On Oct. 16, ASA’s Webinar Wednesday focused on “Countering the Dealership Overtime Exemption,” which was presented by ASA’s Wage and Hour Attorney Brian Farrington of Cowles & Thompson in Dallas.
He covered the basic elements of the FLSA Section 7(i) overtime exemption, which practices can lead to ineligibility for the exemption, and how to recognize when applicable state law can prevent shops from using the exemption. Tony Molla, vice president of industry relations for ASA, introduced Farrington, reminding association members that they have the ability to contact Farrington for advice.
Farrington began his webinar by explaining that the Fair Labor Standards Act of 1938 (FLSA) is the basic wage and hour law in the U.S. and establishes standards in four areas: minimum wage, overtime, child labor, and recordkeeping. Noting that these standards were “determined by legislation that’s well over 80 years old,” Farrington warned that FLSA does not preempt state laws. “The FLSA allows states to impose standards which are more protective of employees than the federal standards. For instance, many states and even cities have higher minimum wages than the federal standard of $7.25.”
This means that some states have much stricter overtime standards than the FLSA, compared to other states which have no overtime law and defers to FLSA solely. Employers in states with overtime laws must determine whether their state’s laws mirror the federal exemptions. The example provided was California which has a similar exemption to FLSA 7(i), but it doesn’t apply to repair shop techs, so shops in California must pay overtime to their technicians. According to Farrington, “Bottom line – employers must know the state OT laws in every state in which they operate, plus they must have a working familiarity with federal law, or talk to an attorney who does.”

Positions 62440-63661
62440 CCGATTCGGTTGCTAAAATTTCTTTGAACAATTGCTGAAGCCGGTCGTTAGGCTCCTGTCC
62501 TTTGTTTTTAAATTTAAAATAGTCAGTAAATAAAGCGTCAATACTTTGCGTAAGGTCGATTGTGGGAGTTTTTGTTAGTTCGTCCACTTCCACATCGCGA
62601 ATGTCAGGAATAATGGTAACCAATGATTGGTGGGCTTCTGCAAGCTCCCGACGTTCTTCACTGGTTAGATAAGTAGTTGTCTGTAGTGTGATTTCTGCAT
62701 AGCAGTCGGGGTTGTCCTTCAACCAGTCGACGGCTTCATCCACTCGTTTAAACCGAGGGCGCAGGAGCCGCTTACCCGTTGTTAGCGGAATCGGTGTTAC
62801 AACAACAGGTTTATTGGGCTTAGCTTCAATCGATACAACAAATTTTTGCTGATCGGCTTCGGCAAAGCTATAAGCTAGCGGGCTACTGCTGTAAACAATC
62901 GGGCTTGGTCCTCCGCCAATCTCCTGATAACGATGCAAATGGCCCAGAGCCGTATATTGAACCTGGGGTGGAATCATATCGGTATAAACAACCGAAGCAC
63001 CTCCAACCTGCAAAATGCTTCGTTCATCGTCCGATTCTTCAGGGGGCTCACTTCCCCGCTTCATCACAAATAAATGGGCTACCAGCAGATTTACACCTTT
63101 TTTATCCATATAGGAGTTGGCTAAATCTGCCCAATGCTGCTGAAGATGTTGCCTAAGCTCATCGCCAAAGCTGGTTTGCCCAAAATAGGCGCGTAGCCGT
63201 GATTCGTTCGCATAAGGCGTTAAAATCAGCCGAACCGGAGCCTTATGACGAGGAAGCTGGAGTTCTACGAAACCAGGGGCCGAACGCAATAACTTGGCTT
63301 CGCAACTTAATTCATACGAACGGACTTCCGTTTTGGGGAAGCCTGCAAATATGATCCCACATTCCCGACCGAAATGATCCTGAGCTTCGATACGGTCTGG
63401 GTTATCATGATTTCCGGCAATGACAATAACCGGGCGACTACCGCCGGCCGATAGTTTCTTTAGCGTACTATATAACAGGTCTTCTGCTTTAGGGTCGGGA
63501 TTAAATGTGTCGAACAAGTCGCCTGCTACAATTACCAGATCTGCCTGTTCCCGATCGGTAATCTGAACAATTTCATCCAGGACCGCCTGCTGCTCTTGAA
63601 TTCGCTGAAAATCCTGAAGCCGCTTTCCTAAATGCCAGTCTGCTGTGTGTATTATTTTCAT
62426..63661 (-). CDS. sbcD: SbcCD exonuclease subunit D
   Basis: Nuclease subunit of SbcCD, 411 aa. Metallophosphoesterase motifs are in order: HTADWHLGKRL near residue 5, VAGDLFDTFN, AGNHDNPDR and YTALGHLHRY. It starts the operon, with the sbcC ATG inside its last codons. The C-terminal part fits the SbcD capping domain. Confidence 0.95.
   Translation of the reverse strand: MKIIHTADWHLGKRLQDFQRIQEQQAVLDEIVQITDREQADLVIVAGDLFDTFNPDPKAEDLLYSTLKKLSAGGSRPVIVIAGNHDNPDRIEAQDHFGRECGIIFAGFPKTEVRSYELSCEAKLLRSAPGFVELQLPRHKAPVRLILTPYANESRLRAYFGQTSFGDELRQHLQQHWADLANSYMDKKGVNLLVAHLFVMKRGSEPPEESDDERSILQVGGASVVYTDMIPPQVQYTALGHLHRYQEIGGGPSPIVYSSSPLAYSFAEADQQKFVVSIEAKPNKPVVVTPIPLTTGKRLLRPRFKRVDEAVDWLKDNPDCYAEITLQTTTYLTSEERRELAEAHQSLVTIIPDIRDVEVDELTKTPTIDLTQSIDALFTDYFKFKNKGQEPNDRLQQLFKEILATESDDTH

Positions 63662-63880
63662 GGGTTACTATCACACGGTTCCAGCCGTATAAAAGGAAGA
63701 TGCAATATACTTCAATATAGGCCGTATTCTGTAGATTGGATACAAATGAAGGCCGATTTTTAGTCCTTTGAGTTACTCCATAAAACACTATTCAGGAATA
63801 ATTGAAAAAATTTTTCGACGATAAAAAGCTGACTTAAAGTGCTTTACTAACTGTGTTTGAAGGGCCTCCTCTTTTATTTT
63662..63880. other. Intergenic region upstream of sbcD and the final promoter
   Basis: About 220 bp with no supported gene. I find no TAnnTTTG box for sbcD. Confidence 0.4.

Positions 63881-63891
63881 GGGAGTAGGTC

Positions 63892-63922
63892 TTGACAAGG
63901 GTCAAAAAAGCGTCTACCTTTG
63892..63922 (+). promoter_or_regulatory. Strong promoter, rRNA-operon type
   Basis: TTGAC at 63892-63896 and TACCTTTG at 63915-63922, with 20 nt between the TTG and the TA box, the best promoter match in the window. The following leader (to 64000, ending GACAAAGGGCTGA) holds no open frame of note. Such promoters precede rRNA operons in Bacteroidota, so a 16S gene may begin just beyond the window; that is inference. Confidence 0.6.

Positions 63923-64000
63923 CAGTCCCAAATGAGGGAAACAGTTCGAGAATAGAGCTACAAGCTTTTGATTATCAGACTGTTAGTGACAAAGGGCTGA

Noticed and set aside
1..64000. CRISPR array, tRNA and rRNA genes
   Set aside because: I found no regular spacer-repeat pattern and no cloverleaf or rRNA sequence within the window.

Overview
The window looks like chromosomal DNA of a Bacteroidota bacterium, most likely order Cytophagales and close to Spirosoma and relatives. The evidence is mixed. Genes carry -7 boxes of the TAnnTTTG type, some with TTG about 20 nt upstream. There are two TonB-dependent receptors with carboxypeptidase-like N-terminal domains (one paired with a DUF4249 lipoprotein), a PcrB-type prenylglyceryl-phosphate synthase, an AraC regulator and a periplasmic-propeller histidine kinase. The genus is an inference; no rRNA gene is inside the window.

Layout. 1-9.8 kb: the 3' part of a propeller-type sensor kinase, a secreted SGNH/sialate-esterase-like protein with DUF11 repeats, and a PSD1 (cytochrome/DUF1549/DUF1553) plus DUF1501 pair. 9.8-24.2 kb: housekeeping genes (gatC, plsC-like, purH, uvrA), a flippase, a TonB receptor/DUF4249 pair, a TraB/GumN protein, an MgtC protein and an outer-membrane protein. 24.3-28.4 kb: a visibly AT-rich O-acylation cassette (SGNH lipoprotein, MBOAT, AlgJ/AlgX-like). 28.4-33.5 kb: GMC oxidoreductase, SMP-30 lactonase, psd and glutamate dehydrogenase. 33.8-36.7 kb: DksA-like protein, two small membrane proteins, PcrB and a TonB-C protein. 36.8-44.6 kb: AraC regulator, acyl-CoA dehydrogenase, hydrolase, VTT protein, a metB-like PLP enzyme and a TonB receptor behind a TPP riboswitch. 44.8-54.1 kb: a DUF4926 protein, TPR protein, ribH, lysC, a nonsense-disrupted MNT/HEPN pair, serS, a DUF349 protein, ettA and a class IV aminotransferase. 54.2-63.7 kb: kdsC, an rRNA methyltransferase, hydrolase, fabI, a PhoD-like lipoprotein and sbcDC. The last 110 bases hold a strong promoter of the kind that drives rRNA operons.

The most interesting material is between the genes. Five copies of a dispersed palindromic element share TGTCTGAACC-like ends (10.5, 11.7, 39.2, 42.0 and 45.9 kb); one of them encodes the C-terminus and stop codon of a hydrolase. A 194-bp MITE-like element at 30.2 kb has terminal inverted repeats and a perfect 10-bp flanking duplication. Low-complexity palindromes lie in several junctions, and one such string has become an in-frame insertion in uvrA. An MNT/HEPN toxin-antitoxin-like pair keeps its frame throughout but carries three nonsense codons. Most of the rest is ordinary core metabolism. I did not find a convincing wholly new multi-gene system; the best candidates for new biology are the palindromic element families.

Stressing the need to be very precise about the definition of overtime, Farrington explained, “Overtime is often viewed as a reward for an employee who works a long week. Actually, it is a penalty on the employer for working an employee over 40 hours.”
“The primary purpose of overtime is to spread employment.
Overtime is time and one-half of an employee’s regular rate of pay for hours worked over 40 in a workweek. The intent is to make you go hire more people instead of working people over 40 hours,” Farrington continued. “Given its actual purpose, it’s easier to understand the reason for limited exemptions and why exemptions from overtime are very specific and limited only to those who clearly meet the terms of the exemption.”
Pointing out that collision repair shops and mechanical shops also compete with auto dealerships, Farrington noted that they start with a significant disadvantage since overtime is not required for dealership salesmen, partsmen and mechanics, according to FLSA 13(b)(10)(a), with dealership being defined as “an establishment which derives over 50% of its gross revenue from the sales of automobiles, trucks or farm implements.”